After I finished the last big customer project of my company, I spent a big part of my time on the development of Tumble Panda. It has now been nine months since the game was released to Google Play. Time for a recap.
Many developers produce tons of apps but still don’t earn much money. Others publish one or two apps and earn thousands of dollars every month. Why is that? Why are so many apps unsuccessful? Here are four reasons:
1. Your idea sucks
That’s obvious. If there is no need for your app, why should it be downloaded.
2. Your implementation sucks
That’s a common error and its characteristics vary widely. I did that many times so I know what I’m talking about. Implementation means everything the user notizes (user experience, UX). This includes visual design and technical realization. Or in other words: If your app looks like the Android Market in it’s first iteration, it’s going to be hard.
The good news is: When your idea doesn’t suck but your implementation does, you can still change that.
3. You are not promoting
Many developers develop and after that, they develop again. That’s not enough. Someone has to do the marketing and promotion stuff and if there is no one else, you are that someone. Twitter, blog, facebook and talk in forums. There are 1035 blogs found on Technorati when searching for ‘Android’. E-mail all of them. Seriously? Seriously.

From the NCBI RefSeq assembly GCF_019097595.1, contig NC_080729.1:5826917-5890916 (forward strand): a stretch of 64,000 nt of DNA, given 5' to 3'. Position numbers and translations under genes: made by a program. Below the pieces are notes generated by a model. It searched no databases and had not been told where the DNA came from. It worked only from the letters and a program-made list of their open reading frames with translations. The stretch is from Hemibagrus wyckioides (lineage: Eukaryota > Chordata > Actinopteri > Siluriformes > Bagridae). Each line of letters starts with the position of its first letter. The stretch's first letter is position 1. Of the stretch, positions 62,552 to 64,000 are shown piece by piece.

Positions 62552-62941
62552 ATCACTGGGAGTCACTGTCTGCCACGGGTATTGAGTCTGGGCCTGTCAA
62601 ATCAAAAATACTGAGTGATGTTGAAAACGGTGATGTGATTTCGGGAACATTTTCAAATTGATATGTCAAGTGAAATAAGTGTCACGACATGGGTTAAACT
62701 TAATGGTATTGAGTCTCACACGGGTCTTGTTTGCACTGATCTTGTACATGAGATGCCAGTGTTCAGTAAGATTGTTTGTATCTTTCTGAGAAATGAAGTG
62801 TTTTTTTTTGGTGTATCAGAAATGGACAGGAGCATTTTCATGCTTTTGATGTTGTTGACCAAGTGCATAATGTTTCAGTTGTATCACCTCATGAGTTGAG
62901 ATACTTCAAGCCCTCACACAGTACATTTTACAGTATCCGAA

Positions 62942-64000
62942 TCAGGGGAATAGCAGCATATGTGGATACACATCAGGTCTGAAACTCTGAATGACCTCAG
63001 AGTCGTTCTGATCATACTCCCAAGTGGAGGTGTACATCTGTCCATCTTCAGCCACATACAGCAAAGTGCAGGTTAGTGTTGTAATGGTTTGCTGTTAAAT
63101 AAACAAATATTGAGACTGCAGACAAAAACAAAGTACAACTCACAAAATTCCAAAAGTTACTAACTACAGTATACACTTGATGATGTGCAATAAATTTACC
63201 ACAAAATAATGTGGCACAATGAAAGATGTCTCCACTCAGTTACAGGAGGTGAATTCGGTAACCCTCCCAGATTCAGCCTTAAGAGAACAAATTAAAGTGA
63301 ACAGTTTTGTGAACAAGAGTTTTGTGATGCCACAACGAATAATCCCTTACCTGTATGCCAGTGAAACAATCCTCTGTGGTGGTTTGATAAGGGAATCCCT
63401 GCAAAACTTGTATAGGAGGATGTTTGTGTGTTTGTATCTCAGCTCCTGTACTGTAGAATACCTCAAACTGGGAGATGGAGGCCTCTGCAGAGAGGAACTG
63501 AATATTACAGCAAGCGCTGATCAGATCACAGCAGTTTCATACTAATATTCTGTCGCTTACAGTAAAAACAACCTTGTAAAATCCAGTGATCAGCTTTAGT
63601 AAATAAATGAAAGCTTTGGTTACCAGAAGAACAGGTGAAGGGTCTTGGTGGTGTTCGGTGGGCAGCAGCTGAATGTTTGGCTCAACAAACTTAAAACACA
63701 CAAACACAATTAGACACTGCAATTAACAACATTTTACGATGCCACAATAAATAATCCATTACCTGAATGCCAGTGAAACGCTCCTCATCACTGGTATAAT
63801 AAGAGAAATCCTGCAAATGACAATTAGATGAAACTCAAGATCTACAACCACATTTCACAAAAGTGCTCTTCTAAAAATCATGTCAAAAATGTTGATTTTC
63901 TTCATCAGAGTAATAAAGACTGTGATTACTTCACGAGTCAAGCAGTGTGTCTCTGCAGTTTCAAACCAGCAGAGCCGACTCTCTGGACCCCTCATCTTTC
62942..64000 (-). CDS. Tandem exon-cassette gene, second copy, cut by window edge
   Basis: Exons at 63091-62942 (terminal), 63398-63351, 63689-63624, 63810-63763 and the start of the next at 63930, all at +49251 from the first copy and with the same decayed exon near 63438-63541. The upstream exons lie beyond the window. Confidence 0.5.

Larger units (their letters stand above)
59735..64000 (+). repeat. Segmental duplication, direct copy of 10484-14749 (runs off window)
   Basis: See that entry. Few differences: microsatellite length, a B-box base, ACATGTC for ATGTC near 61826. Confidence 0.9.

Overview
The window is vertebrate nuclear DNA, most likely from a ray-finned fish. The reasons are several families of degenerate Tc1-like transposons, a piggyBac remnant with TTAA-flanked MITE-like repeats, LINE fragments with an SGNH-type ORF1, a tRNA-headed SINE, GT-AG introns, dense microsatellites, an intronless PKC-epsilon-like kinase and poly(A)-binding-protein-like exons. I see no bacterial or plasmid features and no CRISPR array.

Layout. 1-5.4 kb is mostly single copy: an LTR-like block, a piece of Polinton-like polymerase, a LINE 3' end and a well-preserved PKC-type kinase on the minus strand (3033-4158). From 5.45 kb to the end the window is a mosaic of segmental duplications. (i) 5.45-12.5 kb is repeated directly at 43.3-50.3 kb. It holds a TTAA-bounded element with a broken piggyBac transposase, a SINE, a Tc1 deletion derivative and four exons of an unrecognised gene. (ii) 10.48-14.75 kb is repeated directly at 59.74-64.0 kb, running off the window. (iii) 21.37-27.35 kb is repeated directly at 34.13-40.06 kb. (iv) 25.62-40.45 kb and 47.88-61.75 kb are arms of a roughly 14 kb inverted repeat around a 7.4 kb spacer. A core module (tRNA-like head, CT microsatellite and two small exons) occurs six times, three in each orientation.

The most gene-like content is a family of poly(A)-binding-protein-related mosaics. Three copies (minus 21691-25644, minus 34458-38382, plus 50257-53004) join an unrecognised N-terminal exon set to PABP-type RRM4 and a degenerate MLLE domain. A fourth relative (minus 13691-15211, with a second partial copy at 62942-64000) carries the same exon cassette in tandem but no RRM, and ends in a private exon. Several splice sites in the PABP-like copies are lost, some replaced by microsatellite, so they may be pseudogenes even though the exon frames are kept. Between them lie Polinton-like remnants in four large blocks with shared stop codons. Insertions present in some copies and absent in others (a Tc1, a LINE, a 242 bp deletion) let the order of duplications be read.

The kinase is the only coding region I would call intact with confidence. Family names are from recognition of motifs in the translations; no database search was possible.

4. You don’t keep trying
You like your idea, your friends do and maybe even your girlfriend (or boyfriend) does. You are excited and can’t wait to get the first update on the developer console. There it comes: 200 downloads on the first day… not to bad, but it wont bring you the expected millions. The next day will sure be better. 20 downloads. Hm.. Next day: 18. One week later: Total of 300 downloads has been reached, $o,45 has been made. Well, you’ll better focus on an other promising project.
While some apps are successful from the very beginning, most apps are not. Also Angry Birds was not. Once again: I’m totally serious on writing each of the 1035 blogs. Write 30-40 of them every day and you’ll be done in one month. You invested weeks on building your app, why stop when it’s finally done. I know, programming is fun, but getting great feedback of and contact to your users and future users is too.
In order to have a really successful app you must